• “A commitment to equity, social justice, participation and empowerment that enables people to identify common concerns and that supports them in taking action related to them” (WHO, 1999).

  • “Common good or communal well-being is a fundamental tenet of Aboriginal world views ..This translates into a requirement that the community participate in decisions concerning the health system”(NAHO, 2001a,b).

  • An ‘enabling occupational’ perspective promotes and guides greater engagement in social change (Townsend & Polatajko, 2007).


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Canadian Model of Client-Centred Enablement enough” (CMCE)

  • “Best practice in occupational therapy seeks to offer effective, client-centred, occupation-based enablement for health, well-being, and justice”.

  • Foundations of ‘enablement’:

    • Choice, risk, and responsibility

    • Client participation

    • Vision of possibility

    • Change

    • Justice: diversity & equity

    • Power sharing (Townsend & Polatajko, 2007)



Community development informed by postcolonialism enabling occupation l.jpg
Community Development enough”– Informed by Postcolonialism & Enabling Occupation

Partnerships

Culturally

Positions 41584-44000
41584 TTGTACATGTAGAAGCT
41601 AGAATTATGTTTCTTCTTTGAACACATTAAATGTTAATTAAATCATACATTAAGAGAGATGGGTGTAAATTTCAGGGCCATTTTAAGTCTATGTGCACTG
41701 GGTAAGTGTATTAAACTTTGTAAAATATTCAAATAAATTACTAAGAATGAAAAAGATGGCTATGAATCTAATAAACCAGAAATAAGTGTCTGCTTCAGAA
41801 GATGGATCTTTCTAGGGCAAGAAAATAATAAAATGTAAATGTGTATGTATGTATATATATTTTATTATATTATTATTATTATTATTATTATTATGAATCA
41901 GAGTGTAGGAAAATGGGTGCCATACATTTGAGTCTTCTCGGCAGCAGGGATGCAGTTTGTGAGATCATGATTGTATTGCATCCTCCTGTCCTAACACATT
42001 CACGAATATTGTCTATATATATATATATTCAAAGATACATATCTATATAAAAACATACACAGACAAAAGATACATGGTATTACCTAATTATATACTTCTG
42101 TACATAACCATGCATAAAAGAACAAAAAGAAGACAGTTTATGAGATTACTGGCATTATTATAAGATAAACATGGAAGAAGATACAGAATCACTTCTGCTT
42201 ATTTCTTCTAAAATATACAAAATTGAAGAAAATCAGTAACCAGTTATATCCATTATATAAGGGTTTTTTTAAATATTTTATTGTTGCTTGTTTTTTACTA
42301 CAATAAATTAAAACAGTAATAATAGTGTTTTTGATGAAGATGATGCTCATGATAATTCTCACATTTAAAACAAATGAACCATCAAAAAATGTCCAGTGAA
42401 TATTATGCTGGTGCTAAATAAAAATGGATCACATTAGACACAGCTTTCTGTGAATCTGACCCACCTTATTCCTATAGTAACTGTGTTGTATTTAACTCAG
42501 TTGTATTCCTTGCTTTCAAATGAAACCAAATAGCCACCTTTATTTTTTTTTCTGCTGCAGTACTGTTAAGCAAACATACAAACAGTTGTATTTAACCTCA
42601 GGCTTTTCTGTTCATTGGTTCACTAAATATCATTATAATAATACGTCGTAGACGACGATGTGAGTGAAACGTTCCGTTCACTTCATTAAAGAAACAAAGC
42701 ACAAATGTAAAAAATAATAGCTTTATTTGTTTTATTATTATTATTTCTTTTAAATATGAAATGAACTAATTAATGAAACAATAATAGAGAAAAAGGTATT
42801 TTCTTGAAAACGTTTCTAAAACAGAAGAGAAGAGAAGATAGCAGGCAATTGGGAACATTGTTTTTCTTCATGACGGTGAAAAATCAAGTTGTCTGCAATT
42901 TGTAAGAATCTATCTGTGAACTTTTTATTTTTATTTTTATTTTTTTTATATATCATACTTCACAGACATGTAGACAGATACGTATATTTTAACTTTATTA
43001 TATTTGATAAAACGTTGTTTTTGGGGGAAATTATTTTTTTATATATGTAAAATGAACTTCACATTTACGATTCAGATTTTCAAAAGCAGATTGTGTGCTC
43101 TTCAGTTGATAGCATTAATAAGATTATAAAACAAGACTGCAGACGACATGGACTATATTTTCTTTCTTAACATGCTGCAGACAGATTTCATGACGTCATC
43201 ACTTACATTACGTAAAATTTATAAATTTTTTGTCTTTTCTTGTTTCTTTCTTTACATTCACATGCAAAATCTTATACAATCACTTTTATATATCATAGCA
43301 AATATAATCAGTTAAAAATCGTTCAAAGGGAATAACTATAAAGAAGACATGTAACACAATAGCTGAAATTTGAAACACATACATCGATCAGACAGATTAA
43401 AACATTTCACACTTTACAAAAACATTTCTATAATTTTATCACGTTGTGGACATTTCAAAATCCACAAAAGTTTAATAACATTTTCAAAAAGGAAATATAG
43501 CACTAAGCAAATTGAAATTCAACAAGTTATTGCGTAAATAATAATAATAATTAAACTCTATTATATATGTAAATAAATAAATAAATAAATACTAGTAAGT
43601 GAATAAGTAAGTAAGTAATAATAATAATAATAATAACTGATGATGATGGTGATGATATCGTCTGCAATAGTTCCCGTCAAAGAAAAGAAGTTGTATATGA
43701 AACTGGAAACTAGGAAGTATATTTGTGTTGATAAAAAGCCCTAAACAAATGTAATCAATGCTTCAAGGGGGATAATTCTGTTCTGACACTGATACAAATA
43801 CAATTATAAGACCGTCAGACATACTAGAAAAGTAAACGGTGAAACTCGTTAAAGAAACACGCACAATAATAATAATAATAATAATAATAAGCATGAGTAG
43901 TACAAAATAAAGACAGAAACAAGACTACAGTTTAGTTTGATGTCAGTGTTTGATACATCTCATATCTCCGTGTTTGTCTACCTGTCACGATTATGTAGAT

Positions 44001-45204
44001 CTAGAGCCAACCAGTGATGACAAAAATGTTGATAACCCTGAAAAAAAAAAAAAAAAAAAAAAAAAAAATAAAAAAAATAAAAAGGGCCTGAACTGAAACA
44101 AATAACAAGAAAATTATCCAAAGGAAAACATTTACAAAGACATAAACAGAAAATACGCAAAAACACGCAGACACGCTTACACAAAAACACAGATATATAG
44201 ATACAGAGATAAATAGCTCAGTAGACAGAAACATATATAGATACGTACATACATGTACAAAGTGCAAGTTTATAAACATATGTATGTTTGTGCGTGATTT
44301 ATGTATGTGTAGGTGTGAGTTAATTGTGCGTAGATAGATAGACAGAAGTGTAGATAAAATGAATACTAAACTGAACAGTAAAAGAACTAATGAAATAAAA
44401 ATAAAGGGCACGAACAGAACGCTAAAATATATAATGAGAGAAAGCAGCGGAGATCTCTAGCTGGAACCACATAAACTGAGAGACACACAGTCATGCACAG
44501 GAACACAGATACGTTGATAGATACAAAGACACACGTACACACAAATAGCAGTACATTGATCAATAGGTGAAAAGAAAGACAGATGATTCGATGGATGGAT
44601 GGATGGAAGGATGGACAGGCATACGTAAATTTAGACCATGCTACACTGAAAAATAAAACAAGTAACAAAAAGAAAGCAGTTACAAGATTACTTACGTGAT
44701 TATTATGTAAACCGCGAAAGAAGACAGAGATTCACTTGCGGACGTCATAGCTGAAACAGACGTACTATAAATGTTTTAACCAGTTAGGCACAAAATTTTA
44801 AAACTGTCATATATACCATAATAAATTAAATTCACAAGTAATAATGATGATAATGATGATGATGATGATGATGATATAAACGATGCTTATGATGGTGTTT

Safe

Community

Development

Empowerment

Asset Based


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Community Development enough”– Informed by Postcolonialism & Enabling Occupation

Partnerships

Culturally

Safe

Community

Development

Authentic equality in partnerships shifts power….


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Genuine Partnerships….. enough”

  • “Mainstream agencies and services need to re-imagine health systems by removing any racist implications from policy and practice and by welcoming Aboriginal people as partners”(Highlights of RCAP,1996:61 in NAHO, 2001b).

  • Establishing trust needs to be understood within the realities of historical and contemporary social relations between Aboriginal people and members of the dominant group – which may play out in everyday healthcare encounters and contribute towards avoidance of healthcare services (Browne & Smye, 2002).


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Partnerships & Co-Creation of Knowledge enough”

  • “Getting the right mix between Aboriginal evidence of health and well-being and medical and scientific based-evidence - both need to be seen as valuable and relevant to the improvement of Aboriginal Peoples’ health” (NAHO, 2001a).

  • The dominant culture is “deliberately decentred so that the perspectives of those who have been marginalized become starting points for knowledge construction” (Browne, et al, 2005).